Just like most things in life, go with your gut. When you meet with a recruiter for a role, you should have a good rapport and see yourself being able to establish a long term, professional relationship! There are a lot of great recruiters out there, make sure you are working with the best.


Hiring Managers – You Need to Work your Recruiter Harder

Hiring Managers, you might need to work your recruiter harder!

Recruitment is a competitive space in Sydney. Let’s face it – recruiters are a dime a dozen. Unfortunately, however, the good ones are not. Now is the time for your recruiter to be working hard for you.

If they are not working hard? You need to review your recruitment partner and either A. work them harder or B. find one who works hard without being asked.

Here are our Top Six Questions you should be asking to know if your recruiter is working hard enough:


1. They work on your role exclusively

A good recruiter will know the market that you are hiring in. They will know plenty of candidates in that space, but possibly not the best one for you….yet. Let them canvas the whole candidate pool and submit to you a shortlist of the actual best. If three agencies are working on the one role, most candidates will only meet with one recruiter. A recruiter cannot compare apples with apples if they are only seeing “some” of the current candidate pool. So go out on a limb and offer them exclusivity. You might find it’s in your best interests, not just the recruiter’s.

Furthermore, if a recruiter knows they have the role exclusively, they can prioritise finding you the best candidate. If a recruiter is competing against three other agencies, they might end up quickly scrambling and sending you whoever they have so that they are in the race. Without taking the time to ensure they are meeting your brief and sourcing you the best candidate.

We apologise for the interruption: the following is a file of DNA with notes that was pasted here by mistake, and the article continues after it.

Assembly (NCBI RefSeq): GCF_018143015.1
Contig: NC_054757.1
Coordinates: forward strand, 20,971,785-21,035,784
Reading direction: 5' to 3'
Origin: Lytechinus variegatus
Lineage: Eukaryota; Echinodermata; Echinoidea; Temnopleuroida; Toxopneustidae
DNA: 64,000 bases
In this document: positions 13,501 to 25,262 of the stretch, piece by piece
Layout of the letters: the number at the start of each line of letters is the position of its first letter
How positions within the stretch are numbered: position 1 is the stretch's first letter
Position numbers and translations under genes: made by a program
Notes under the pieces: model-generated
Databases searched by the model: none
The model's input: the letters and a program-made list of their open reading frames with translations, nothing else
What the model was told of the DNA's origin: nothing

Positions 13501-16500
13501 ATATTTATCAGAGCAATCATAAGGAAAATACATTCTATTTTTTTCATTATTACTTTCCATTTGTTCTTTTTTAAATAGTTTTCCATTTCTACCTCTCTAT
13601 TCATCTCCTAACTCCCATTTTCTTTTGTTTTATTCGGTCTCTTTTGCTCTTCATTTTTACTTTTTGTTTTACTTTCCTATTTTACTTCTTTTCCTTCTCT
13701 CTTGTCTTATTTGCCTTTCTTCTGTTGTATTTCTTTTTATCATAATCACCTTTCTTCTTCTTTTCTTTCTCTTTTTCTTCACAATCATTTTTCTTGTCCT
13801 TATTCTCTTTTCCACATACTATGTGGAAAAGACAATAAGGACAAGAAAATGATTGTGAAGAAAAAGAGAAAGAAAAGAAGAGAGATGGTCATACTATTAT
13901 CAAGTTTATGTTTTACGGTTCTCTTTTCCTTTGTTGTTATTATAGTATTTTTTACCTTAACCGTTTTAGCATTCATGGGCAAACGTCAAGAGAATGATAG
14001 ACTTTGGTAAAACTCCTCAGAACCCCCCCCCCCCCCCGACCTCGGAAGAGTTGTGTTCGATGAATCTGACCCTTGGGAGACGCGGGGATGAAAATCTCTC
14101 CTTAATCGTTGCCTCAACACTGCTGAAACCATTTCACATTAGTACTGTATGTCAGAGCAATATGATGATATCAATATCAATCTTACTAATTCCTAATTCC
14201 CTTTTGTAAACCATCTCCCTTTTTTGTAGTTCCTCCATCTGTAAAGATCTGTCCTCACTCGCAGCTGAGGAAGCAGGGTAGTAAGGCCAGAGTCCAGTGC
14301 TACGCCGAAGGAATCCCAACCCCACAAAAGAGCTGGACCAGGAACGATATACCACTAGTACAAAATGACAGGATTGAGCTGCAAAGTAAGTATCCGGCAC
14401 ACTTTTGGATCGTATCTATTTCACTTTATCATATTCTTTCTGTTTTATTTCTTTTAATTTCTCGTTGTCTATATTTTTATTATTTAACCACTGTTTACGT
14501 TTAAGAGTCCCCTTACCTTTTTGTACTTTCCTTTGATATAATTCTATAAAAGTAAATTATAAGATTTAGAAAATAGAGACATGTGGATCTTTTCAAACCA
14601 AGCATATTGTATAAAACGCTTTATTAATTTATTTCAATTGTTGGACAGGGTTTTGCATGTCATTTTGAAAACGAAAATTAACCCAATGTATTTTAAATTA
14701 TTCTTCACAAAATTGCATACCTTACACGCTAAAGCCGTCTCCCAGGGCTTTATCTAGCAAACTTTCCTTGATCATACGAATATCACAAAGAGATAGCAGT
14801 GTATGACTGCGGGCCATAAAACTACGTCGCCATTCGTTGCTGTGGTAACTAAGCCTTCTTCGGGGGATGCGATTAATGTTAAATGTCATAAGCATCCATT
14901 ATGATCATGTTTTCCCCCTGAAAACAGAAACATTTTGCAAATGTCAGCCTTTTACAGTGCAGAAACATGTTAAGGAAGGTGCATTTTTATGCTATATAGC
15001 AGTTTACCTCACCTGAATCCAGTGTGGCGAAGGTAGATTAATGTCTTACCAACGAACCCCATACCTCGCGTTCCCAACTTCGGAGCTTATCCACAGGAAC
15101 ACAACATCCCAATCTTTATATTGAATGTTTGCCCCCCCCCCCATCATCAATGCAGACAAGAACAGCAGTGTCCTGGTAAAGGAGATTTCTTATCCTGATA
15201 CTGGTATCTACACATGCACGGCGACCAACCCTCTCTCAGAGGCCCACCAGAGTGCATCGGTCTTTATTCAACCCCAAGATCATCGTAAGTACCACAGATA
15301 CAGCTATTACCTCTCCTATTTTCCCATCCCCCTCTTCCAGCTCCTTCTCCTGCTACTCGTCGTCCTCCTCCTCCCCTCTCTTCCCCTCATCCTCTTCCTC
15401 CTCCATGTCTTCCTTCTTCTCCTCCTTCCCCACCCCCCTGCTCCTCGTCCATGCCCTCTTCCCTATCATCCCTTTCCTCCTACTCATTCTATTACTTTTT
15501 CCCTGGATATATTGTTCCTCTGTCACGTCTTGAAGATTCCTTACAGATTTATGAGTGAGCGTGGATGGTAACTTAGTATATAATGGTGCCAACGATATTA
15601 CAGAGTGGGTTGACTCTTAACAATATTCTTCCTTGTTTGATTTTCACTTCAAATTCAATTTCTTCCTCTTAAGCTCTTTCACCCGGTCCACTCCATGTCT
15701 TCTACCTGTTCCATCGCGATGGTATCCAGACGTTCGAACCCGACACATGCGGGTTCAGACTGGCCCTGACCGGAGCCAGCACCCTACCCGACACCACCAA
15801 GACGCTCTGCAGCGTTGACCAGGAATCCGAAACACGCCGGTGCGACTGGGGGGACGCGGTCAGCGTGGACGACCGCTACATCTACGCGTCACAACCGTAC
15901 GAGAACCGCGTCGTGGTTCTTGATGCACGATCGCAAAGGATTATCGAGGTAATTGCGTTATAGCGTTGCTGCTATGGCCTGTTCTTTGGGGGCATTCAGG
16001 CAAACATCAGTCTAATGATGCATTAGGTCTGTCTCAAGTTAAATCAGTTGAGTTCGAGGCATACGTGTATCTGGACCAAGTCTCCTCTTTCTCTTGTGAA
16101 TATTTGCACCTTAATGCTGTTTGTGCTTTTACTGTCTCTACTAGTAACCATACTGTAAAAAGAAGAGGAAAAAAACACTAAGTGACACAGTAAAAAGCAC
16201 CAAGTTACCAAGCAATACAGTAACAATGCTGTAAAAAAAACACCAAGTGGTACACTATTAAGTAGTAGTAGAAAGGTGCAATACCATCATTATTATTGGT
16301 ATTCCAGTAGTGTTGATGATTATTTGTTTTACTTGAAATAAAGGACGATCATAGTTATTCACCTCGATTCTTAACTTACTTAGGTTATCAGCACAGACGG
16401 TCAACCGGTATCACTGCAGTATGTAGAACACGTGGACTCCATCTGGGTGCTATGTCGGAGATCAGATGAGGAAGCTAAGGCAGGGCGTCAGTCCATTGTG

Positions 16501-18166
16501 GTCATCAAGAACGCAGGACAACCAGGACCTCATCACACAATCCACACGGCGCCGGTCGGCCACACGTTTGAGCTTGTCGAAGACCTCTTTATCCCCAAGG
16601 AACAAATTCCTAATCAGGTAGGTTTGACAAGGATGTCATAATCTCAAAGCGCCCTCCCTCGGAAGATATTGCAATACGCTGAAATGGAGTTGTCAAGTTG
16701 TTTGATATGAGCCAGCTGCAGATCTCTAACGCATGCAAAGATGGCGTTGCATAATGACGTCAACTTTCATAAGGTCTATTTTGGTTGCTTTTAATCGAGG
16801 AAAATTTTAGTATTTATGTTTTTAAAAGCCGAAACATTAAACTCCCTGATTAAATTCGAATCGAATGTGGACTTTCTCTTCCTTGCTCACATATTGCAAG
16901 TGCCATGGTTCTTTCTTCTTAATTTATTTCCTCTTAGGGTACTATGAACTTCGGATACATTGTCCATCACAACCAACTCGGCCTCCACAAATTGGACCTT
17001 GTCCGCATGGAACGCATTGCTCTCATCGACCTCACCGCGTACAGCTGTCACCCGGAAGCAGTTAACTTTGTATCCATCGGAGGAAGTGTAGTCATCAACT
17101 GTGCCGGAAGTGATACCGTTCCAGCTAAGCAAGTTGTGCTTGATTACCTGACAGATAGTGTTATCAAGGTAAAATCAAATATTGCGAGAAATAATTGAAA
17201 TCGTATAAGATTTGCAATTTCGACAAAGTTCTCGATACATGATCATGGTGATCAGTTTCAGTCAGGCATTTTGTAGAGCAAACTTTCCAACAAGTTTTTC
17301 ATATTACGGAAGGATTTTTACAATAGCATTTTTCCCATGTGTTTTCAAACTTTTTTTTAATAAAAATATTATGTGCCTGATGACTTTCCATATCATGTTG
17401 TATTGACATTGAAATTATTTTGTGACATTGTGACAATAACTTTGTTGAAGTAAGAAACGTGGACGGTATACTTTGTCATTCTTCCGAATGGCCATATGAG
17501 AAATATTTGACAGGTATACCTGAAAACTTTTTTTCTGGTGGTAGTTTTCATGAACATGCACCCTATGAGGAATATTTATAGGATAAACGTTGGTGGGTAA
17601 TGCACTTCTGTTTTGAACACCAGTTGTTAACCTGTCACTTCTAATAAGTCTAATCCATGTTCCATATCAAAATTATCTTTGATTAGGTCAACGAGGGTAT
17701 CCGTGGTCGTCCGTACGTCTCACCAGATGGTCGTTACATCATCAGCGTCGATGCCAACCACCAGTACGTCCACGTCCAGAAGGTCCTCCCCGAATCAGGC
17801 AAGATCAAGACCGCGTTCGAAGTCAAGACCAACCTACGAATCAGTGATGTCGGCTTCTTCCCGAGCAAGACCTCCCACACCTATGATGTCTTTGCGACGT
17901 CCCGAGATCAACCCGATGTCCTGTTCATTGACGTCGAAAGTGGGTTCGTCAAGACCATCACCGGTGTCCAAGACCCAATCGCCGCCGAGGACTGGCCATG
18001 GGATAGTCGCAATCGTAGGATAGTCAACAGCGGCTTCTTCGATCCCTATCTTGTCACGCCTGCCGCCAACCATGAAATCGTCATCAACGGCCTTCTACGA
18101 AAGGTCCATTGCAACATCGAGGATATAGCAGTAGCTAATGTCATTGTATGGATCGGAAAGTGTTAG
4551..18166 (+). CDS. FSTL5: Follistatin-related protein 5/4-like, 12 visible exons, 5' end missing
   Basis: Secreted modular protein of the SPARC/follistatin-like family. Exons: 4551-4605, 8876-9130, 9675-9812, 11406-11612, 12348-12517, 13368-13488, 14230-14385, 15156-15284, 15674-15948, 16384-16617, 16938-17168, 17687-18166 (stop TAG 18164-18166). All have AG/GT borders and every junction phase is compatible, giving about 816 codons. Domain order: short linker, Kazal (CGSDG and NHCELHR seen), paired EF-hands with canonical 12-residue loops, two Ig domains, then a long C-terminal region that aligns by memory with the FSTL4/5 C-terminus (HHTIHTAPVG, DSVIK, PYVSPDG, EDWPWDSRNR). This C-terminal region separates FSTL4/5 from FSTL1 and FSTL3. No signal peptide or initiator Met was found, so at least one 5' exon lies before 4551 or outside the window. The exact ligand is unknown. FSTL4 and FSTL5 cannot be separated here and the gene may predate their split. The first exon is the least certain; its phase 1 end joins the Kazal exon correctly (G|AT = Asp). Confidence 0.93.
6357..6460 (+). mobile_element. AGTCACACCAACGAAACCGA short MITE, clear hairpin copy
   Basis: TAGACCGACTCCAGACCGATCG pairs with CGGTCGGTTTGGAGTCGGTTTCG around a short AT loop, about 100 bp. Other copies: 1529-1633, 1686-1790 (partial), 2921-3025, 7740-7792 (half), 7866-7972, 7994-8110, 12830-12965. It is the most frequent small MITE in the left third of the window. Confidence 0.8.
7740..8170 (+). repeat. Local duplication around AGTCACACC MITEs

2. They don’t offer you budget rates

You know the saying: ‘You get what you pay for’? It’s true for recruitment services too. If you are getting flat rates that seem too good to be true, they probably are. A good recruiter knows the value of the service that they are providing and they will work hard to earn that fee. If your recruiter is charging you full fees they should be worth it. This includes offering a true partnership with you, the hiring manager, to ensure that the hiring process is as seamless as it possibly can.

3. They know their candidates

Sending a hiring manager a shortlist of candidates is of course part of the job. However, a good recruiter who is working hard will have met with and know the candidates they are submitting. They will know what is motivating their search for a new job. They will understand their soft skills and hard skills. A good recruiter will understand what will be the right workplace culture for that candidate. They will know their candidates and be able to talk you through why they might be a good solution for your business.